Immigrants who were brought to the US illegally as children, but were protected from deportation by President Barack Obama, are being warned by some advocates to make sure they are not traveling abroad when Donald Trump is sworn in as president on January 20.
Some advocates, lawyers and universities are concerned that Trump might immediately rescind an Obama programme that had allowed these young immigrants to work and travel for humanitarian, educational or employment purposes.
That could lead, they fear, to some people traveling abroad being barred from re-entering the US.
“We are recommending all travel be completed by or before January 20 in the event laws or procedures experience a drastic change,” said Angelica Salas, executive director of the Coalition for Humane Immigrant Rights of Los Angeles. “We wouldn't want to expose them to an uncertain situation should they not be allowed back to the US”.
Trump made illegal immigration the cornerstone of his campaign, promising to build a wall along the Mexican border and deport millions of people living in the country illegally.
His actual plans, though, have yet to be revealed. Recently, he has said he wants to focus on people who have committed crimes.
During a recent Time magazine interview, Trump expressed sympathy for the 741,000 people in Obama's Deferred Action for Childhood Arrivals programme, which started in 2012.
“We're going to work something out that's going to make people happy and proud,” Trump said. “They got brought here at a very young age, they've worked here, they've gone to school here. Some were good students. Some have wonderful jobs. And they're in never-never land because they don't know what's going to happen.”
Advocates are still being cautious.
Nancy Lopez-Ramirez, a 20-year-old student born in Mexico who is planning a trip there as part of a City College of New York class, said she is glad the group is returning by January 15.
“My mom is like 'I am concerned with you not coming back, I want you to be able to come back,'” she said.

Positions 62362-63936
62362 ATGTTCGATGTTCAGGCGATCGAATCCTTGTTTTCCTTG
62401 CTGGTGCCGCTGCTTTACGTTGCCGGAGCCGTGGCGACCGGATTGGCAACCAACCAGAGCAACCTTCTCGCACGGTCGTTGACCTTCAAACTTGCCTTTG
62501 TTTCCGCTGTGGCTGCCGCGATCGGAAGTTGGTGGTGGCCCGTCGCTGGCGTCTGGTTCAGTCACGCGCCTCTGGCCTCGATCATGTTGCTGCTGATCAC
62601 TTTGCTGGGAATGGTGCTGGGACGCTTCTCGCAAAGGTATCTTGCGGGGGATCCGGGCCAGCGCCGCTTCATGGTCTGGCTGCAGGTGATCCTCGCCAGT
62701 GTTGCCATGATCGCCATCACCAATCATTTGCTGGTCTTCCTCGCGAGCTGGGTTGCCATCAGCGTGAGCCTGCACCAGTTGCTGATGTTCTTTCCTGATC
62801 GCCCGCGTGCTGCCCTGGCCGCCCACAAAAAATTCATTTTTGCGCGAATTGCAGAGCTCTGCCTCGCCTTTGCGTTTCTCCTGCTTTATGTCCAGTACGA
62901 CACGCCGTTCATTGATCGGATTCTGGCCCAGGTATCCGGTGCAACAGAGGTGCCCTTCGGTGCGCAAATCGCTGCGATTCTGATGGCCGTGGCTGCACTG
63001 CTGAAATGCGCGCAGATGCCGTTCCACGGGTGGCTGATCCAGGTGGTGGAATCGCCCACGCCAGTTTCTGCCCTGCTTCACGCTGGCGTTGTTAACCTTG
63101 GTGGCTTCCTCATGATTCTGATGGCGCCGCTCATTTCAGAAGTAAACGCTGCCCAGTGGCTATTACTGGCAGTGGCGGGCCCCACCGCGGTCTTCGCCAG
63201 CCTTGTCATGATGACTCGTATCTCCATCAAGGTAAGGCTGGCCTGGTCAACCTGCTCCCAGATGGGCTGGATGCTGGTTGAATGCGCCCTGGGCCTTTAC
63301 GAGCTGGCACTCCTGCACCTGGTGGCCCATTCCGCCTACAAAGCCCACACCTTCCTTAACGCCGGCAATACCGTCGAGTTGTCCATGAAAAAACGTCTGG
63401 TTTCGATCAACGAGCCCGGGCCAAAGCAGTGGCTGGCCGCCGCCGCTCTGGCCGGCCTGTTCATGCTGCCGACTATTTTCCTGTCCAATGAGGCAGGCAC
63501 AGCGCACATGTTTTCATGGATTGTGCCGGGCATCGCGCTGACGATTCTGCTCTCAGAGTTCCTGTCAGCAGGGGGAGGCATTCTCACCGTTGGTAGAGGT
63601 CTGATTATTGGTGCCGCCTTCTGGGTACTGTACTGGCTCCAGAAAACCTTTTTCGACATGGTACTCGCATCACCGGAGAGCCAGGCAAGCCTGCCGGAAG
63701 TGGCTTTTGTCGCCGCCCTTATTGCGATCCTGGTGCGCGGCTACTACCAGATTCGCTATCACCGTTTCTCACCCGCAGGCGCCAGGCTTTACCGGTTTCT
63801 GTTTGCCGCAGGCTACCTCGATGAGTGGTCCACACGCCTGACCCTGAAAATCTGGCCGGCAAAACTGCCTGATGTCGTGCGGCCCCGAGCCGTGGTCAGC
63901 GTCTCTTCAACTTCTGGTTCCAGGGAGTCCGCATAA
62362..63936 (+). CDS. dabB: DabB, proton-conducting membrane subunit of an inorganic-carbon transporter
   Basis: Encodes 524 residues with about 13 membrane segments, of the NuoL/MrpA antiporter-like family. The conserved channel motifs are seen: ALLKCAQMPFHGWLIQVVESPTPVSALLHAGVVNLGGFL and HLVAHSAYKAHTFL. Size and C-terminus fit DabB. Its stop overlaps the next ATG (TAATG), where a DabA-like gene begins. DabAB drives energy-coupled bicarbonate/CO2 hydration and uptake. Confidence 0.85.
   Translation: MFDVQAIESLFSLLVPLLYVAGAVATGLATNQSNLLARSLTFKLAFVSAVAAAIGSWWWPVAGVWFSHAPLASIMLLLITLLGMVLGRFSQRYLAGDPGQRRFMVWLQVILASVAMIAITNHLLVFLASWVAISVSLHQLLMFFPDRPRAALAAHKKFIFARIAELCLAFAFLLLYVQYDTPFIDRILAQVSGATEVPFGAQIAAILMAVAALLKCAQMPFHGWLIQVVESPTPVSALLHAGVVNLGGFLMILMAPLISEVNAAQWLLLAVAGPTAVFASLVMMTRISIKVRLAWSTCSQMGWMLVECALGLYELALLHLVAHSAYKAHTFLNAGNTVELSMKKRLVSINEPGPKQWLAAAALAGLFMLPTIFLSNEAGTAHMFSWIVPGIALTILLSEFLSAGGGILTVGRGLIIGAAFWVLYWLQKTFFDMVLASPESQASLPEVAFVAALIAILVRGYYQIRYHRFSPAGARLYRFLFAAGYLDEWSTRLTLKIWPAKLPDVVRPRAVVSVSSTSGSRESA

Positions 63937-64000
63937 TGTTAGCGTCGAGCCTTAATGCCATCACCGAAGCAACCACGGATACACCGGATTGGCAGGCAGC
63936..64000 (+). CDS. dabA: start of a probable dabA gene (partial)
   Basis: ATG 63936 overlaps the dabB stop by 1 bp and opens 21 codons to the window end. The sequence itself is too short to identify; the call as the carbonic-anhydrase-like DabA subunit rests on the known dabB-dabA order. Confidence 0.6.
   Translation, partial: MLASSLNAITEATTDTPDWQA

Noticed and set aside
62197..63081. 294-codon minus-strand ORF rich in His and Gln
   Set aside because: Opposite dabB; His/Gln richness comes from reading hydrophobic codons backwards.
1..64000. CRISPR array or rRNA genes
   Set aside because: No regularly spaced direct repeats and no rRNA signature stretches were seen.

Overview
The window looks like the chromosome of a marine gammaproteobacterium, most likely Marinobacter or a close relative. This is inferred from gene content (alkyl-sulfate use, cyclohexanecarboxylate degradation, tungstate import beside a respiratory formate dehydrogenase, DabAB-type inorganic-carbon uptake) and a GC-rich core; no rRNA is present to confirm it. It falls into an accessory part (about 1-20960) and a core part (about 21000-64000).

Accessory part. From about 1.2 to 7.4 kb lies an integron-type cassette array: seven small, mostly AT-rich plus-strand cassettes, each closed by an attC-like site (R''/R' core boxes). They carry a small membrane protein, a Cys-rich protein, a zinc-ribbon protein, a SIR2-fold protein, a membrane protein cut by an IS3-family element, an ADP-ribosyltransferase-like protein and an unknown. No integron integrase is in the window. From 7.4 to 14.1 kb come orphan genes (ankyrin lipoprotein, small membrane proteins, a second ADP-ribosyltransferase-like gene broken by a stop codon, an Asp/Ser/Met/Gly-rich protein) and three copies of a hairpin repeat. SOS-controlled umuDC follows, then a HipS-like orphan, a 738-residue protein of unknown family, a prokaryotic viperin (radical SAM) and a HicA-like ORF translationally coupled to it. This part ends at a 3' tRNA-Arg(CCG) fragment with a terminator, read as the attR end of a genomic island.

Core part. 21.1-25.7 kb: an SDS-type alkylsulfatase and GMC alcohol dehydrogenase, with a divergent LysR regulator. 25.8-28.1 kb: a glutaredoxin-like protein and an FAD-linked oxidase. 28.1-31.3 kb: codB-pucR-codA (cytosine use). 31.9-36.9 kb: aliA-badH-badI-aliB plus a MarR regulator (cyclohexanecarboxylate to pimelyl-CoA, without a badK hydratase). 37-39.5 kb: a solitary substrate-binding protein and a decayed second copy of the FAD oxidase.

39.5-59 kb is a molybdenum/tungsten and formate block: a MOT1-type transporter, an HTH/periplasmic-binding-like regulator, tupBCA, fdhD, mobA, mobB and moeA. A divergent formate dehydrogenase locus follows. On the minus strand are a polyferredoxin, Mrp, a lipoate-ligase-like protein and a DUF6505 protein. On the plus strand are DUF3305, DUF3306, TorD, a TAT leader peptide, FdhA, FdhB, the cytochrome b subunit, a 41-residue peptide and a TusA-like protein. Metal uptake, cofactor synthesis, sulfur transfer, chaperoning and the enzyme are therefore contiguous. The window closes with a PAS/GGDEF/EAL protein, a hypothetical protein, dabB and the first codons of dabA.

“It is nerve-wracking but I think that at the end it is going to be worth it,” said the political-science student, who was brought to the US when she was four.
City College, part of the City University of New York, is one of the institutions advising students in the DACA programme to return before Inauguration Day. So is California State University, which told administrators to tell participants in the programme “that if they are outside of the United States as of January 20 2017, there is no assurance they will be allowed to return to the US”
Trump can rescind the promised protection right away through an “operational memo” because Obama implemented it through one, said William Stock, president of the American Immigration Lawyers Association.
He said the programme's participants should not consider traveling overseas unless they absolutely need to.
US Customs and Border Protection spokesman Anthony Bucci said his agency “cannot speculate” when he was asked how long would it take for CBP officers to deny entry to the US to programme participants if Trump eliminated the protection.
US Citizenship and Immigration Services records said that as of December 31 2015, about 22,340 people in the DACA programme were approved for the “parole” that allows them to travel outside the US.
Trump called the programme an “illegal amnesty” during his campaign.
Tatyana Kleyn, an associate professor at City College who organised the upcoming Mexico trip, said interest in it actually surged among students after the presidential election.
“So right now our bus fits 18 and we are bringing 20,” she said. “It feels like a last chance.”
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